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Stay on the trails to avoid wild parsnip

July 7, 2015 -

The City of Kingston is advising trail-users to stay on trails and pathways to avoid coming into contact with wild parsnip.

Wild parsnip, a.k.a. poison parsnip, is a growing concern in Kingston and across Ontario. This invasive weed is often found in roadside ditches, uncultivated land – and along nature trails. Its sap contains chemicals that can irritate skin and eyes and cause severe burning and blistering on affected skin when it is exposed to the sun. The blisters, which can result in permanent scarring, may occur one to two days after contact with the plant.

The City has efforts in place to manage this weed on municipal property.  City crews regularly mow beside nature trails and roadsides and know to target wild parsnip.  Municipal parks and public areas are mowed weekly. Naturalized areas immediately adjacent to public areas are monitored for wild parsnip. Given the spread of this invasive species, it isn't possible to get rid of it entirely.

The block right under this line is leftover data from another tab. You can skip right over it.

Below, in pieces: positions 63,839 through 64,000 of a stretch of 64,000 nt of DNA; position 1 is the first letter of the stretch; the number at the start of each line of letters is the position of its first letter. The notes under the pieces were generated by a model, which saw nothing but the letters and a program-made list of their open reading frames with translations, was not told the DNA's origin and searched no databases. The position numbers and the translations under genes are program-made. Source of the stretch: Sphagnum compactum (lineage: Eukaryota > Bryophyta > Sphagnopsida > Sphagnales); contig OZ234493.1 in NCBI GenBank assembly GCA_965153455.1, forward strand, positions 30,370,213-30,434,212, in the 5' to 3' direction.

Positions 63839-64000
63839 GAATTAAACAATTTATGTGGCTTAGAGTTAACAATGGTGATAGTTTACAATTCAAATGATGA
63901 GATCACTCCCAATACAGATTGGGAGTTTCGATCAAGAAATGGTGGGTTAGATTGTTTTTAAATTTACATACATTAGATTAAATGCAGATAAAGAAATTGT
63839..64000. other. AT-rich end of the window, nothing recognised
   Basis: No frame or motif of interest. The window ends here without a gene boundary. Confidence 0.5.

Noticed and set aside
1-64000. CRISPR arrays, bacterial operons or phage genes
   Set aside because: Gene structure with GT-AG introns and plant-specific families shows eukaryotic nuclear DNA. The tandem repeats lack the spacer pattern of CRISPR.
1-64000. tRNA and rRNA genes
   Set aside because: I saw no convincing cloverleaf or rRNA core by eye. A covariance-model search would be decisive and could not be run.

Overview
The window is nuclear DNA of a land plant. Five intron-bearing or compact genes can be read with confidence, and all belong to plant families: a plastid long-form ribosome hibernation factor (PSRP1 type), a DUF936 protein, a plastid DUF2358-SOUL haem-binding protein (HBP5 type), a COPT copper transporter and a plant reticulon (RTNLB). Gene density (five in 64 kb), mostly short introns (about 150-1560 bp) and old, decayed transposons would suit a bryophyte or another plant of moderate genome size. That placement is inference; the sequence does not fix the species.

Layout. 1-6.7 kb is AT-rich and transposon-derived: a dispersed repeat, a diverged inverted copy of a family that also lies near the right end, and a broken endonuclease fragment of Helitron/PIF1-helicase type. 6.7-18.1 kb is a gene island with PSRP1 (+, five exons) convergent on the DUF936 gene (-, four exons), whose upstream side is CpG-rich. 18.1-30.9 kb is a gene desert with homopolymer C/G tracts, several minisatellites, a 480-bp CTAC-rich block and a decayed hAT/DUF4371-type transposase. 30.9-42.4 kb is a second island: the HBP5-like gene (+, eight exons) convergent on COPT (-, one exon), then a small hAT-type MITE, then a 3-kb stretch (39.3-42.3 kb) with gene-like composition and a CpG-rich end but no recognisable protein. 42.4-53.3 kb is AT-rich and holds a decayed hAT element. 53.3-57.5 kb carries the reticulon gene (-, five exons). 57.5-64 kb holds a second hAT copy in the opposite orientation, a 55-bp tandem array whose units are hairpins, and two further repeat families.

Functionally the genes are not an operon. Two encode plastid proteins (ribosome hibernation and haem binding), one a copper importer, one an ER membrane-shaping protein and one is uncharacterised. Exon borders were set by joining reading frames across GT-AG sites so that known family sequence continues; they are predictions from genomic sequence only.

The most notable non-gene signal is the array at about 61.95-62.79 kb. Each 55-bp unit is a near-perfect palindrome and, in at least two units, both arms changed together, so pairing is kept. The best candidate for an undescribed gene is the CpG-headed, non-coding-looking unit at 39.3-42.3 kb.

Trail-users – and their children and pets – should stay on the path and not wander onto naturalized areas. Learn what the plant looks like so you can avoid it.

Wild parsnip on your property is your responsibility. 

See this page for more information on wild parsnip and how to avoid it – and for details on how to deal with these plants on your property: www.cityofkingston.ca/residents/environment-sustainability/nature-forests-gardens/wild-parsnip